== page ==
previous 3 month period. For example, information for the period ending June will be calculated based on sales entered
between April 1 and June 30.
Property Value Growth is the annual % change in residential property values, calculated using QV's House Price
Index methodology. The residential sales entered into QV's system for the previous 3 month period are compared to the
same period of the previous year to identify the annual percentage change in residential property values. Average sale
prices are calculated based on residential sales entered into QV's system for the previous 3 month period.
Residential Price Movement
Questions and Answers:
The following information is provided as background to the Residential Price Movement statistics.
1. What is the Residential Price Movement Report?
The Residential Price Movement Report is a new set of residential property statistics that provides an estimate of the
change in residential property values over the previous 12 months for areas throughout New Zealand. Residential sales
compiled by QV for the previous 3 months are compared to the same period of the previous year to identify the annual
percentage change in residential property values. The residential sales included are for residential houses, apartments,
flats, home and income properties, and houses converted to flats.
2. Why has the Residential Price Movement Report been developed?
The Residential Price Movement Report has been developed to provide a timely indicator of residential property value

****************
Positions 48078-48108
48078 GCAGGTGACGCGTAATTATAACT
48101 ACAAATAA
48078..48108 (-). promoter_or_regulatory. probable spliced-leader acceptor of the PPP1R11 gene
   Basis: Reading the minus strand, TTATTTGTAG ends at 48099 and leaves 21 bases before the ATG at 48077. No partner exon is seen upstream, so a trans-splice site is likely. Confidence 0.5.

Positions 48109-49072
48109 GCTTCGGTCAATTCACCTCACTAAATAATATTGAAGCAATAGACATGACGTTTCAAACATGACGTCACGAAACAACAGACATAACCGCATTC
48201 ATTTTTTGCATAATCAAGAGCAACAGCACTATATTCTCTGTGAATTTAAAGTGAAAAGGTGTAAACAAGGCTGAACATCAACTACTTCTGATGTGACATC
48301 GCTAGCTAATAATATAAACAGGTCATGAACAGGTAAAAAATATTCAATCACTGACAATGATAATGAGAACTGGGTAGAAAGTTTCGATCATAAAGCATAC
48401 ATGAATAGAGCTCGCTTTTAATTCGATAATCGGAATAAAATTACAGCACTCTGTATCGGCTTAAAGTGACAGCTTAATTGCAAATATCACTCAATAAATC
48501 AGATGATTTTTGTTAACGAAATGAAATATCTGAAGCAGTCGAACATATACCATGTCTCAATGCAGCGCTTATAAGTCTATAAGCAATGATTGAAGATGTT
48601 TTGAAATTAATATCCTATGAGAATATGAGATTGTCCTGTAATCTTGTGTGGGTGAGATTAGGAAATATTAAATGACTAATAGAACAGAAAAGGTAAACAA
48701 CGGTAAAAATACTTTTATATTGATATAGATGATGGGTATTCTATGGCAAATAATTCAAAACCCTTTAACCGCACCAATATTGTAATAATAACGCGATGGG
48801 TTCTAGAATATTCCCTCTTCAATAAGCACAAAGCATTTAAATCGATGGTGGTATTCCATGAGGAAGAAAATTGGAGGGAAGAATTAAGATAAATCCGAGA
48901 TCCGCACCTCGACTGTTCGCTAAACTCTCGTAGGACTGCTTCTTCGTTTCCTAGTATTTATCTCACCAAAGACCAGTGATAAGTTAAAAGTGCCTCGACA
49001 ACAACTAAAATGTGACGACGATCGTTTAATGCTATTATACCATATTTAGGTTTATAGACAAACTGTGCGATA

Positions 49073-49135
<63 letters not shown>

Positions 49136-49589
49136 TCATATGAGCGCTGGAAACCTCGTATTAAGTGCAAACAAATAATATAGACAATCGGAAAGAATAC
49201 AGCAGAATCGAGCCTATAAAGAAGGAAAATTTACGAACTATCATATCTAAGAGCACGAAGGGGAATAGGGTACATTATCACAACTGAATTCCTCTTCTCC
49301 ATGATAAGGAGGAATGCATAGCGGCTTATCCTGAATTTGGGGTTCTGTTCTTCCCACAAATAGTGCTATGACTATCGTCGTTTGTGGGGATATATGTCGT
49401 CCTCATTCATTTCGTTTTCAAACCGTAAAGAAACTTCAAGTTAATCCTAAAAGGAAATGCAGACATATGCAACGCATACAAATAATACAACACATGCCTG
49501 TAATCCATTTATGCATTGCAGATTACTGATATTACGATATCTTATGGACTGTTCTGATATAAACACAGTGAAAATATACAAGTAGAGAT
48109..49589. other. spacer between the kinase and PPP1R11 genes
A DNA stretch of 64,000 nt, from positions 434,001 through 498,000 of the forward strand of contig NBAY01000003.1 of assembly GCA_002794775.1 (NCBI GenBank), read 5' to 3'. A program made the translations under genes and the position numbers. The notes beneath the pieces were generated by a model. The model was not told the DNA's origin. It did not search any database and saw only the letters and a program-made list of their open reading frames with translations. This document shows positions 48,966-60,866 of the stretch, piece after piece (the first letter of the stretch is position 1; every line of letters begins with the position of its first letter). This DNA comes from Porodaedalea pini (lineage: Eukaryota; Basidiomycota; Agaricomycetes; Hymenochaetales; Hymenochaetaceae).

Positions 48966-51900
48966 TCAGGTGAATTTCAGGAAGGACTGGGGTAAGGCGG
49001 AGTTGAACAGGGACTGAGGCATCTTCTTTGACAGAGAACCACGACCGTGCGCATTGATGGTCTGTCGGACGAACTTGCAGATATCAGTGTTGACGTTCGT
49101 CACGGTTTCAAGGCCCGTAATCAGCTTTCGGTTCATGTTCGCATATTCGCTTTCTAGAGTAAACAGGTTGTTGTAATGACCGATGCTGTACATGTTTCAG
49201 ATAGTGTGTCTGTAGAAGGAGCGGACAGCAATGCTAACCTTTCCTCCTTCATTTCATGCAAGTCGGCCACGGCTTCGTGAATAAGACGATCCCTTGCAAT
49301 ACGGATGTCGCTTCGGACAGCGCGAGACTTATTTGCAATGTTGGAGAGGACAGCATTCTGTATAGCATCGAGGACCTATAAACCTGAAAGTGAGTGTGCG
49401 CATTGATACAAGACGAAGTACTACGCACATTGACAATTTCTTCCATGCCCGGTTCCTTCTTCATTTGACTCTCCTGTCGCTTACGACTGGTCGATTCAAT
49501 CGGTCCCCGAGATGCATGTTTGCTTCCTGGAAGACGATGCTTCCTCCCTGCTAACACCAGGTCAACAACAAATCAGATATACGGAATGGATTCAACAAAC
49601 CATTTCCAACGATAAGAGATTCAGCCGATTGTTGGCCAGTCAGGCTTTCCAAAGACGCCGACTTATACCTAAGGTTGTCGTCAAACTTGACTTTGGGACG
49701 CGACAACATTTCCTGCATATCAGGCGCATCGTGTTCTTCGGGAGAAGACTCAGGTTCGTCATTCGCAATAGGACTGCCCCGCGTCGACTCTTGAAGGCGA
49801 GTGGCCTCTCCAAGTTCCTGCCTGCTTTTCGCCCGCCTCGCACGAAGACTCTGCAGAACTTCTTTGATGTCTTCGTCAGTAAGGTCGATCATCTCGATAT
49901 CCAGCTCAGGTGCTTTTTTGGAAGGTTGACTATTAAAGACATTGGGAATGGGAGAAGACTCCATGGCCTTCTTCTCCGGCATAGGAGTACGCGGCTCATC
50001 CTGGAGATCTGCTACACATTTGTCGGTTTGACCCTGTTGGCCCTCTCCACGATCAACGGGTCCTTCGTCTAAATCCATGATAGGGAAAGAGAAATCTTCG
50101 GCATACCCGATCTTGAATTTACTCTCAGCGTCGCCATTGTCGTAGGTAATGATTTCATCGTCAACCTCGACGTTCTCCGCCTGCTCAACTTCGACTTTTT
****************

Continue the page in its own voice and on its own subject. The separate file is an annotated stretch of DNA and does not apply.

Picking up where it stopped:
movement, using the latest residential sales data compiled by QV for the previous 3 month period.
QV has previously only released property statistics quarterly. QV’s measure of price movement has been the Quarterly
House Price Index (QHPI). The QHPI only includes sales that have been notified to the Territorial Authority that sold
within the quarter. As sales of properties can sometimes take 4-6 weeks to settle, the QHPI is released after an
extended period to incorporate as much sales activity from the quarter, which results in increased statistical accuracy,
but also a less timely output.
As the Residential Price Movement Report uses the sales compiled by QV over a 3 month period, rather than the sales that
necessarily sold within that period, the Residential Price Movement Report can be released on a more frequent basis,
providing a timelier indicator of property value movement. The Residential Price Movement Report also includes sales
activity in other residential property sectors including apartments and flats.
3. How frequently will the Residential Price Movement Report be released?
The Residential Price Movement Report data will be available to the media on a monthly basis. It will be released to the
media for publication on either the second or third Monday of each month.
4. How current is the Residential Price Movement data?